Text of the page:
But other agents warn of the potential pitfalls associated with leasehold purchases. "The 90-year lease idea simply loses value year by year," warns Julian Cunningham of Knight Frank. "A buyer must be very careful who he buys from, and what and where he buys."

Stephen Owen, of Dhevatara Properties, who sells top-end villas in a gated beachfront community on Phuket, warns against buying a leasehold property. "A foreigner can legitimately set up a company to buy a property. If freehold, there is no problem selling on; if leasehold, the developer can always turn around and not renew the lease. This happened at a top residential resort here which was given notice after only 14 years. There was a legal battle to extend to 30 and nothing longer has been promised."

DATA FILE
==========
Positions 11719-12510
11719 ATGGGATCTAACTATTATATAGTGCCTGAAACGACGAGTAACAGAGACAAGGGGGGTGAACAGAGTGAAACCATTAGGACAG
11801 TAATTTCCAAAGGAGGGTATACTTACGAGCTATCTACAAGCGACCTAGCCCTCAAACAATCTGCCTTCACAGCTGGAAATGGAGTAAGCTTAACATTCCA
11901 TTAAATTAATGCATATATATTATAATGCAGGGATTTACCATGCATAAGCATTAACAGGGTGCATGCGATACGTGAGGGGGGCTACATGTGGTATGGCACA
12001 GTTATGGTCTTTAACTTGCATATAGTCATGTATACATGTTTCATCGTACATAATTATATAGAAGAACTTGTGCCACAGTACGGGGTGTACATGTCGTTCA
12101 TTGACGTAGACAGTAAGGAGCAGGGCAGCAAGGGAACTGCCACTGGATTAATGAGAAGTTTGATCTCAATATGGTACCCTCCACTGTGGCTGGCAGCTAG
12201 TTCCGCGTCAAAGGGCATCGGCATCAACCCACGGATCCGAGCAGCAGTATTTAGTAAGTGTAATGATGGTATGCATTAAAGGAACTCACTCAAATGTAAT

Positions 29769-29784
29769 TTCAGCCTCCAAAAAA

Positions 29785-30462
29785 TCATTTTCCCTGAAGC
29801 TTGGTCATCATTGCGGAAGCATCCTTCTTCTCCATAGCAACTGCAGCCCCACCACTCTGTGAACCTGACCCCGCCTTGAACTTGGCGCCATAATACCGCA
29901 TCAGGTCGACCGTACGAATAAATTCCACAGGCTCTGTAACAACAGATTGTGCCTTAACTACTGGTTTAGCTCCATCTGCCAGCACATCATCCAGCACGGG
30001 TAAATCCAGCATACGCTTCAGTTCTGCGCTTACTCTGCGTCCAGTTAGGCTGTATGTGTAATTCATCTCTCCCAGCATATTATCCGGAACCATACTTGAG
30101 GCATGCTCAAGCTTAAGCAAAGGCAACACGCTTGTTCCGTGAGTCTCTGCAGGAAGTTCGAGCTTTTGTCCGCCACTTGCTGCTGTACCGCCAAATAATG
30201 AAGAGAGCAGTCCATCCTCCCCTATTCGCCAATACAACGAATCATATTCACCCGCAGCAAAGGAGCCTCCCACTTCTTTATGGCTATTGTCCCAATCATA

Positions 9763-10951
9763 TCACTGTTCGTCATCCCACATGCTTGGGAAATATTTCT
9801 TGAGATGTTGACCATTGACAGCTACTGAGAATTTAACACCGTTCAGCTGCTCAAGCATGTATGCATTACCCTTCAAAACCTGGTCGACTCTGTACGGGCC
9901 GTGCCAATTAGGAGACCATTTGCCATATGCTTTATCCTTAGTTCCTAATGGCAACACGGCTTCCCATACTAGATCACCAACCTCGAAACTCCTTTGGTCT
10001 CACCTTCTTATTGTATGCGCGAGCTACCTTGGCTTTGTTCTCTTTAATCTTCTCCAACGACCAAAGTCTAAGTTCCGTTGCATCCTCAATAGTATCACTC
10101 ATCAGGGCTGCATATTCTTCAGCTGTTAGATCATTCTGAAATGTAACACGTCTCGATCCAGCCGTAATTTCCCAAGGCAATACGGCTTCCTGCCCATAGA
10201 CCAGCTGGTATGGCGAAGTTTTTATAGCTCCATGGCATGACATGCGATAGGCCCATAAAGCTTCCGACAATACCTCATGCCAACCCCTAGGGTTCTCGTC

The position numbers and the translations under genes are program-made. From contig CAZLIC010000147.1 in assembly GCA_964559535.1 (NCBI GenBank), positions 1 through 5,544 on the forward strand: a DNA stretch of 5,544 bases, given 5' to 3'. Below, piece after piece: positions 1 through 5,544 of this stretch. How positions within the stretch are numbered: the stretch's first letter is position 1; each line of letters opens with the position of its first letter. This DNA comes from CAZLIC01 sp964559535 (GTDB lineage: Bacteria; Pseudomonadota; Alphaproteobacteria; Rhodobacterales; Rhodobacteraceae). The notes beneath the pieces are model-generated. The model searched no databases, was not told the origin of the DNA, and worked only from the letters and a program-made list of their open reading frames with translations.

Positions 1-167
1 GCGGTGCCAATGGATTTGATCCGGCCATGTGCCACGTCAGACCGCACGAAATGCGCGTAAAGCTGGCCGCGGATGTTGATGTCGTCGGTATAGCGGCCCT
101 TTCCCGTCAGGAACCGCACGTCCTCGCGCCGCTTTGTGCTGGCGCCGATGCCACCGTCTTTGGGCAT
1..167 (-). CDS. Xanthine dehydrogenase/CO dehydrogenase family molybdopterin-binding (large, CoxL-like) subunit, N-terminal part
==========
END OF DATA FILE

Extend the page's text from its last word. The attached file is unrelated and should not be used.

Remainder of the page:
All of which begs the question, for a country which is so keen on foreign investment, shouldn't the laws be made easier? "The government is under increasing pressure to open up the market and make it less complicated," says Robert Green, "but it will be a good few years before the regulations ease up."

Certainly the political and economic turmoil of the past year and complicated buying procedure hasn't deterred longer-term owners such as Londoner Neil Redcliffe. Shortly before the coup, he bought a villa on Coconut Island at Maphrao, an island just east of Phuket, after visiting Thailand frequently over the past 25 years.

"It's a beautiful country where the quality of everything - furniture, building, service - is five star, just as those qualities are going down in areas like the Caribbean," says Neil, head of a foreign exchange firm.

"Through my job I'm aware of what's been happening. The effects of the coup won't last long. The former government was on a track unpopular with Thai people, so I see the military involvement as a sign of strength," he says. "Thailand is superbly positioned. The culture and the food are fantastic, and I love it."

The target for Thailand, now, is to persuade the rest of us to love it too.